Now just under its gonzo 80s action muscle movie surface, They Live manages to do a terrific job at nailing a lot of the key points that are still crucial driving forces in both the social and political spheres of the world today both out in public and away from the prying eyes of the public and press. Indeed it is such thought-provoking topics as upper classes vs. lower classes, the downward spiral of individual liberties, not enough opportunities to go around, the utter annihilation (or so it can feel like) of the middle class, and the continual snatching up of power by those who already have more than enough that all manage to help construct this film’s story Though even if at the same time they are taken as far as possible for the purpose of “creative liberty and dramatic effect” they still are at their core the same thing we are all familiar with even if we don’t have the benefit of some truly stylish sunglasses like our intrepid hero. Indeed this is a movie which offers a riveting contrast of a trio of distinct groups: the aliens and their elite hosts/backers, the sleepwalking through life unaware of anything or anyone but themselves “sheeple,” and the band of resistance warriors who are deadset on eliminating those who are set on further deceiving the majority of the planet of their own gains. Indeed it really isn’t that difficult to see how this film would go on to mold other iconic films like The Matrix. Yet unlike some of those other films, Carpenter’s is actually not only more approachable, but also more relatable in how it showcases to the audience such things as subliminal messaging, flock mentality, believing a lie brought to you by a morally bankrupt system, and more than anything, being blind or nearsighted to how things really are due to people in power practically begging you to “stay where you are in life” and “not to challenge authority” since a dazed and confused-population is more willing to be controlled. That is of course provided a muscular man with god-like blonde hair doesn’t find his inner hero and wake everyone up with some well-inserted bullets, one noteworthy fist fight, and a collection of quippy remarks that some of which have become etched permanently into the halls of pop culture.

To that end, it should be noted that even though Roddy Piper’s performance in this film most certainly is not on the level that is usually awarded with a trophy or even a nomination come time for the Oscars, but nevertheless he still manages to do what is necessary for the part phenomenally well as he gives us a truly downtrodden everyday guy who finds himself willingly placed in a truly nightmarish set of circumstances that we soon discover with him will require more muscle than smarts plus a lot of bravery, a lotta luck, a lotta firepower, and not a whole lot of bubblegum. Yes this is one role which has very little in the way of subtlety, but that is only because that is who this guy was in script form too. More than that though the primary reason this is ok is because this movie really is one made up of equal parts message and action beats with the two finally coming together by the end. Indeed Carpenter manages to really make a very vivid narrative to my happiness, but gives us only a typical protagonist, but that is ok. Not only does Piper look the part, but he also really seems to get into the shooting, gonzo 80s action, and rough and…well rowdy of the part very well. Even more astonishing is seeing Roddy also play this role well when it comes to the more dramatic aspects as well including the surprise, potent pathos, the terror, the anxiety, and even the strain both physically and psychologically that comes with the initial uncovering of the film’s main nightmare. Finally it should also be noted that Roddy also manages to have a terrific sense of chemistry with main co-star Keith David, who as to be expected, does dependably terrific work and even brings a real even keel and honesty to his role.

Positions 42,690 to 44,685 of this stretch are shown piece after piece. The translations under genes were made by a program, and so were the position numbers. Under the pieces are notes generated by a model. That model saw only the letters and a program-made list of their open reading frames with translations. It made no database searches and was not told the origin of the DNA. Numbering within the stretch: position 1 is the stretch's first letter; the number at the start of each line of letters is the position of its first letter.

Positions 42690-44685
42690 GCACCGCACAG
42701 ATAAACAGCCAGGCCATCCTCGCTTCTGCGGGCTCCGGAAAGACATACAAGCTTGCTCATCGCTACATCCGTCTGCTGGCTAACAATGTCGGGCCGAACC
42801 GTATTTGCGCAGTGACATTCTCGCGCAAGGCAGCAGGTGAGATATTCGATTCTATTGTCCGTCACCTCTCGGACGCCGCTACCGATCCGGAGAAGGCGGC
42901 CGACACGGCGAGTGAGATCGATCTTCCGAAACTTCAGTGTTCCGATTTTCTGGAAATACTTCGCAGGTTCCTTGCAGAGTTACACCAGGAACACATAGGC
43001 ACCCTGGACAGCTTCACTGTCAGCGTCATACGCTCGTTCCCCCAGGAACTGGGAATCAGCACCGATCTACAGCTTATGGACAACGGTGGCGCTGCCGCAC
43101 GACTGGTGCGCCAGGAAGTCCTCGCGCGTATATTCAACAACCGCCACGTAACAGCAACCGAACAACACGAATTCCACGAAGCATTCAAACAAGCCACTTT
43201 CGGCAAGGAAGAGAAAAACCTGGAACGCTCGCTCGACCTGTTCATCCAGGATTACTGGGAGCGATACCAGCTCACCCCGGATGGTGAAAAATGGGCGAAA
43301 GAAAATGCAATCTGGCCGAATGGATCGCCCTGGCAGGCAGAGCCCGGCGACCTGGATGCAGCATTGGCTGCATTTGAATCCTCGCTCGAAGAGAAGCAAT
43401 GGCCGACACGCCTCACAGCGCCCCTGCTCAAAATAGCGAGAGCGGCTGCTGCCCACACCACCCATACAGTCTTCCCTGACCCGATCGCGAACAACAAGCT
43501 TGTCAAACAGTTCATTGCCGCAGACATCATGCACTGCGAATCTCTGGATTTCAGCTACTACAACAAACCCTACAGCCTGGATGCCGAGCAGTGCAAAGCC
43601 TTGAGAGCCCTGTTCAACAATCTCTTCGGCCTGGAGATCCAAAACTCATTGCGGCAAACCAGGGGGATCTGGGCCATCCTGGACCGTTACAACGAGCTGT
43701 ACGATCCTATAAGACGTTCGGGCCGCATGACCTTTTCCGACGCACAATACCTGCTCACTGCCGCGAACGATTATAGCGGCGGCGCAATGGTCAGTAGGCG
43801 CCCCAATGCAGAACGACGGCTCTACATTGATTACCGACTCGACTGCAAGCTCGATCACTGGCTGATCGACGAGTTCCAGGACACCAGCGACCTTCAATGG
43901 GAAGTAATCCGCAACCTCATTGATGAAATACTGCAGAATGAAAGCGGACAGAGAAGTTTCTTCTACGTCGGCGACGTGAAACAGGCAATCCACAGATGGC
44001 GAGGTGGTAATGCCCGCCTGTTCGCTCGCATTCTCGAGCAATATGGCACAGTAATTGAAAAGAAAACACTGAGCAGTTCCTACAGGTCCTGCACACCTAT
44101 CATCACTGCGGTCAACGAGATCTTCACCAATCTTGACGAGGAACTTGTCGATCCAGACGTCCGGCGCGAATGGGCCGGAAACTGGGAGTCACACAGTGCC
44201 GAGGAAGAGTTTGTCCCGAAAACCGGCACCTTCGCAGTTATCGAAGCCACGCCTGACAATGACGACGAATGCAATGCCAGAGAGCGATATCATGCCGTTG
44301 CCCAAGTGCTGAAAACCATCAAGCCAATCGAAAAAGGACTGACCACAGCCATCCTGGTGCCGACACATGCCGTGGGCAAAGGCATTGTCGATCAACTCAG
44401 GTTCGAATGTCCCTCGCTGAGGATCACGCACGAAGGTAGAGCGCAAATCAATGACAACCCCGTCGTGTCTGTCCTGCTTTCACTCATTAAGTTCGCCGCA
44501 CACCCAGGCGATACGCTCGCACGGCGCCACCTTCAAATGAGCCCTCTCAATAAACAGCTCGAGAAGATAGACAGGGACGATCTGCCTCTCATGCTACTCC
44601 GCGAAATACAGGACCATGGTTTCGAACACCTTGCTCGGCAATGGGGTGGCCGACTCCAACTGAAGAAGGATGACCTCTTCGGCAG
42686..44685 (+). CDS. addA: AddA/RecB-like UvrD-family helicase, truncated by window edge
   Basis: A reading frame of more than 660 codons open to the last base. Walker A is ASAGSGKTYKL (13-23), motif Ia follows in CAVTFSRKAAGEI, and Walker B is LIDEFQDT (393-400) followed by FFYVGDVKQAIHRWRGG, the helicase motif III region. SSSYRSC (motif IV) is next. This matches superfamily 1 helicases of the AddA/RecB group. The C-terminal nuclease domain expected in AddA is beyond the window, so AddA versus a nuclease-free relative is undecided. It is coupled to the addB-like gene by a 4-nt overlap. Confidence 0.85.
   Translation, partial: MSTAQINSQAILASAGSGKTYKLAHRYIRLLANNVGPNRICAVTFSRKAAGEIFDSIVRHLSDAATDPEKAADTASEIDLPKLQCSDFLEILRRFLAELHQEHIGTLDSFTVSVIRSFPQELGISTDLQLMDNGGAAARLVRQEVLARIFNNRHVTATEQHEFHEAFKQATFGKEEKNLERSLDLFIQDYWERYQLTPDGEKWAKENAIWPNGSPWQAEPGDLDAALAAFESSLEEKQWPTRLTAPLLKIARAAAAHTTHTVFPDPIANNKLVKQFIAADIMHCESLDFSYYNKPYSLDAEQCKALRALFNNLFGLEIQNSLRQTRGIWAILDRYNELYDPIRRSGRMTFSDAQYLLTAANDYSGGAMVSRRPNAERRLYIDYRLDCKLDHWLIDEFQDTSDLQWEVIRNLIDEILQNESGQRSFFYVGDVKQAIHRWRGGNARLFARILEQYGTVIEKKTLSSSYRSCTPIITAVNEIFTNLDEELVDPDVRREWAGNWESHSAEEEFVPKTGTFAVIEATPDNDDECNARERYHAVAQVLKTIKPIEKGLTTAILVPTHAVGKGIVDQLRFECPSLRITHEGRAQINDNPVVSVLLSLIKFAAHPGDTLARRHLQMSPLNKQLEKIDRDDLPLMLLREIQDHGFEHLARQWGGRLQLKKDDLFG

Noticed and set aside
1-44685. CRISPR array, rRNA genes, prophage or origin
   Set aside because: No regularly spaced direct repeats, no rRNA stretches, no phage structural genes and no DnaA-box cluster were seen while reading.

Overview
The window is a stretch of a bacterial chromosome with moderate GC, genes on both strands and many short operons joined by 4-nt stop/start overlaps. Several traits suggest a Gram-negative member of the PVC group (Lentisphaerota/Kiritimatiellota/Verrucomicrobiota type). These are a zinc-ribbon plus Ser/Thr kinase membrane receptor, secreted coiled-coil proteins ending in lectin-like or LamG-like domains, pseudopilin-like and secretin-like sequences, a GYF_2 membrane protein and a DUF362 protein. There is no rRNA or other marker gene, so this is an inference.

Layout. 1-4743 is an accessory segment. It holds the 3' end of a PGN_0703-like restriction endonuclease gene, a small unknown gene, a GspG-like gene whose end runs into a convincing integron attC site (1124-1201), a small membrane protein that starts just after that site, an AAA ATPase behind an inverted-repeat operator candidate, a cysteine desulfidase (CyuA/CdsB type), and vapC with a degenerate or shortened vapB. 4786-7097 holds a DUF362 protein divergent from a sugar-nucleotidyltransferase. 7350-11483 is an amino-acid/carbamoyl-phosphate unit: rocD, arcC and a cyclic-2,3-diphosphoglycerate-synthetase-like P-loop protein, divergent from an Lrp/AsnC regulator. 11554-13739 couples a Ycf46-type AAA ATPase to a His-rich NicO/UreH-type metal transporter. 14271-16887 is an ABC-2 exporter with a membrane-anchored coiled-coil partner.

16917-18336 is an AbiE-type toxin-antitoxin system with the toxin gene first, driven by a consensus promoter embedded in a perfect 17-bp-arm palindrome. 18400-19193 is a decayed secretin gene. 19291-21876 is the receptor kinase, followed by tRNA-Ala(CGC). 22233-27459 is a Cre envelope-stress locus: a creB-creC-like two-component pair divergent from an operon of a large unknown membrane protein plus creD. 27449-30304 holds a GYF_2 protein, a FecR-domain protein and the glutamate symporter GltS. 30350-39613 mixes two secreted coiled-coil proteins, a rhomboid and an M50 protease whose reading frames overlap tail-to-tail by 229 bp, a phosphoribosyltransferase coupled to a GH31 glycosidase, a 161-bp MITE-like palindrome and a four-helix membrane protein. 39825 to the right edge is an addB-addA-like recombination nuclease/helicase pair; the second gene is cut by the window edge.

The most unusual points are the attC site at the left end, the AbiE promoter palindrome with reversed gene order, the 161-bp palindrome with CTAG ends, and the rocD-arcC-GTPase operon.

All in all it is safe to say that They Live is really truly a truly iconic example of the kind of film that is a genuine classic even if it hasn’t been as heralded as it should be. Indeed this is a film with little-to-no ambition on the surface, but when you dive into it you find quite a bit of social analysis cleverly threaded and embedded into the action beats. Indeed this is a truly engrossing and quite brilliant movie cleverly disguised as a dimwitted 80s action flick and it is a mixture that works spectacularly. Plus when you take into account terrific work by film helmer and writer John Carpenter and some lead roles, with Roddy Piper gloriously taking center stage, which are magnificent within what the film is asking them to pull off, what you are left with is a powerful movie that has aged quite well and to this day is still seen as one of the more brilliant hybrids from the 80s of both science fiction and gonzo action films. On a scale of 1-5 I give They Live a solid 4 out of 5.